Welcome to the blog for The Voice of Love, dedicated to trauma-informed interpreting.
The blog has a special focus: interpreting for survivors of torture, war trauma and sexual violence. It also addresses interpreting and gender-based violence. The blog will explore the intimate connections between language, culture and trauma. It will share tips, resources and strategies to support trauma-informed interpreting.
This blog is written by “VOL” friends and board members who share a passion for this beautiful work. If you have stories, research or articles to share, please contact us at firstname.lastname@example.org.
One of the most interesting things about The Voice of Love is the story of its name.
I am Marjory Bancroft: the founder of The Voice of Love (VOL). I gave VOL its name. For years, no one asked me why. In the summer of 2009, I first approached two national U.S. figures in the field of medical interpreting to ask what they thought about the idea of founding this organization—and whether its name was peculiar.
They both said, “Sounds great, sign us up!” They didn’t ask about the name. For years I waited for someone to ask, “Marjory—why did you call this organization The Voice of Love”? And no one did.
Fast-forward five years. Last June, VOL held another session of our key program, Healing Voices, a five-day training on how to interpret for survivors of torture, war trauma and sexual violence—the most specialized training of its kind in the world. A staff member at a community health center in Washington, DC attended. She asked, “Marjory, why is it called ‘The Voice of Love’? By then, I’d given up thinking anyone would!
She is still waiting to hear the answer. It isn’t easy to explain the name: I have spent months looking for the words. So here, for everyone who cares to know, are the three reasons why this organization was named The Voice of Love.
- Reason #1: The conscious reason I gave VOL its name is that I sit on the board of a torture treatment nonprofit in Washington, DC and Baltimore: Advocates for Survivors of Torture and Trauma. I was (and am) deeply impressed by the compassion and dedication of the therapists and service providers at ASTT. They are an incredible inspiration, especially their founder, Karen Hanscom. These specialists balance professionalism with compassion. They speak with the voice of love.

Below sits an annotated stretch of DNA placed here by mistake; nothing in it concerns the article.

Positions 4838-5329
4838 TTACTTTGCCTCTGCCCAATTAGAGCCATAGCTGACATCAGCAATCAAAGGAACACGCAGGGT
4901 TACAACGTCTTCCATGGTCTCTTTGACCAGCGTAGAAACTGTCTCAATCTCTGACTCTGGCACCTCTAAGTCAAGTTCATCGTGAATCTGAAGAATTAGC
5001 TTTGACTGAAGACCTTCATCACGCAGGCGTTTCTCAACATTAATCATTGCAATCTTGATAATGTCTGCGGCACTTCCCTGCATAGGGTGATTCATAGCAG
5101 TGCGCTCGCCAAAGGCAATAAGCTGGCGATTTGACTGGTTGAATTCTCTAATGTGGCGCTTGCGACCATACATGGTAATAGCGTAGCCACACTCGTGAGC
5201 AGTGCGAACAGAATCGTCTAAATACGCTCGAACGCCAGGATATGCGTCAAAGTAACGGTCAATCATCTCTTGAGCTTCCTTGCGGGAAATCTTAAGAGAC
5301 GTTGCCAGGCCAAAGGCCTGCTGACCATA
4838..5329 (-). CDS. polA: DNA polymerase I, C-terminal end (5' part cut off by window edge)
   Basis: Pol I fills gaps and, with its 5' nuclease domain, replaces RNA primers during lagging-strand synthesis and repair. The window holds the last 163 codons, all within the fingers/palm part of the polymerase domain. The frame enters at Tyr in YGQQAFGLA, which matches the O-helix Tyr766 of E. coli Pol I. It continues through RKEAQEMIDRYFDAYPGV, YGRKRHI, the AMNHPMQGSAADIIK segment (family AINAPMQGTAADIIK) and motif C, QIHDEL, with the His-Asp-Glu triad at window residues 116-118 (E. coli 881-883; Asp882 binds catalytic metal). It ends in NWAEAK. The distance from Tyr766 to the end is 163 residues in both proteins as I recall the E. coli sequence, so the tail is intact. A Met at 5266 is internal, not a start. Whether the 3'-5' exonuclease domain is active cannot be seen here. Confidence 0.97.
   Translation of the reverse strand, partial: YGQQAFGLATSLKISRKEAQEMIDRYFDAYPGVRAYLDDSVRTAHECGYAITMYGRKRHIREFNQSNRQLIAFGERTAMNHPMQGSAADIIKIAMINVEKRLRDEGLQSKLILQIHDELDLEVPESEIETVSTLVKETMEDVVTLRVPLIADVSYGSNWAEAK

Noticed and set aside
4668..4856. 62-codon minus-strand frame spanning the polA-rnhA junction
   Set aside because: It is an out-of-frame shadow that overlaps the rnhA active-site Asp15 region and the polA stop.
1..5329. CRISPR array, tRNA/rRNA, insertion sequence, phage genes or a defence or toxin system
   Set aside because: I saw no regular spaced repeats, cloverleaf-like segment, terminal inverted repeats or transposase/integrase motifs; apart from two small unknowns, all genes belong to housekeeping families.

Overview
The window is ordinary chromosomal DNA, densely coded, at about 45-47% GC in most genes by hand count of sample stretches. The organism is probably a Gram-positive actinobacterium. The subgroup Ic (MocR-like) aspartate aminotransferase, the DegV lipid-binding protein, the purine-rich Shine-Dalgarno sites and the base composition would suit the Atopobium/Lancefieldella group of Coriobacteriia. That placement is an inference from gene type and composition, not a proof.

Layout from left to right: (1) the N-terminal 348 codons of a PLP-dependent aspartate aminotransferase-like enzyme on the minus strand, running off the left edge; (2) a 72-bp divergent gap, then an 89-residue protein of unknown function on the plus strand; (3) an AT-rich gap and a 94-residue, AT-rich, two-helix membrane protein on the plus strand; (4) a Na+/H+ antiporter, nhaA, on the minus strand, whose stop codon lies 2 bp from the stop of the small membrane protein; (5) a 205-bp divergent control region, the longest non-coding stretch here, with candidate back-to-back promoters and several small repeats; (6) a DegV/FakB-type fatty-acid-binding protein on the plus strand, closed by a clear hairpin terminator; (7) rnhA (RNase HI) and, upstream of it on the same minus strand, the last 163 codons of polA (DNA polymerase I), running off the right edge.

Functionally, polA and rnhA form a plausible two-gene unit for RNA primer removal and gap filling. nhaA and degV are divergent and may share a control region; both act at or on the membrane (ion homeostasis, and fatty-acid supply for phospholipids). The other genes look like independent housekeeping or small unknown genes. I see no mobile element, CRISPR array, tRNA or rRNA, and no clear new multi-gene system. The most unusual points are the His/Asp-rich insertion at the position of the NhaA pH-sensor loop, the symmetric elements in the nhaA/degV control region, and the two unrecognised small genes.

- Reason #2: My mother died in June 2009. She was distant and cool, the product of severe abuse by her own mother. Yet after she died, for weeks I felt her loving presence. Knowing she hadn’t given me love, she seemed to ask me what I wanted from her now; I said I wanted to help torture survivors. Then I felt her give me the idea for VOL: the greatest and most loving gift she ever gave me. Once I pursued the organizational path to VOL, her presence left and never returned. (This may be my imagination, of course: I am just reporting what I felt.)
- Reason #3: This reason did not occur to me until after VOL was long established, but it may have percolated from the deepest areas of my subconscious. I can’t say. The facts: my greatest trauma occurred when I was a young teen. When it happened I thought I heard a voice—an affectionate male voice—call my name in a way that resonated in me, as if to carry me through pain and to protect me. The voice of love. Perhaps, again, this was my imagination, but decades later remembering that voice became a key part of my own healing.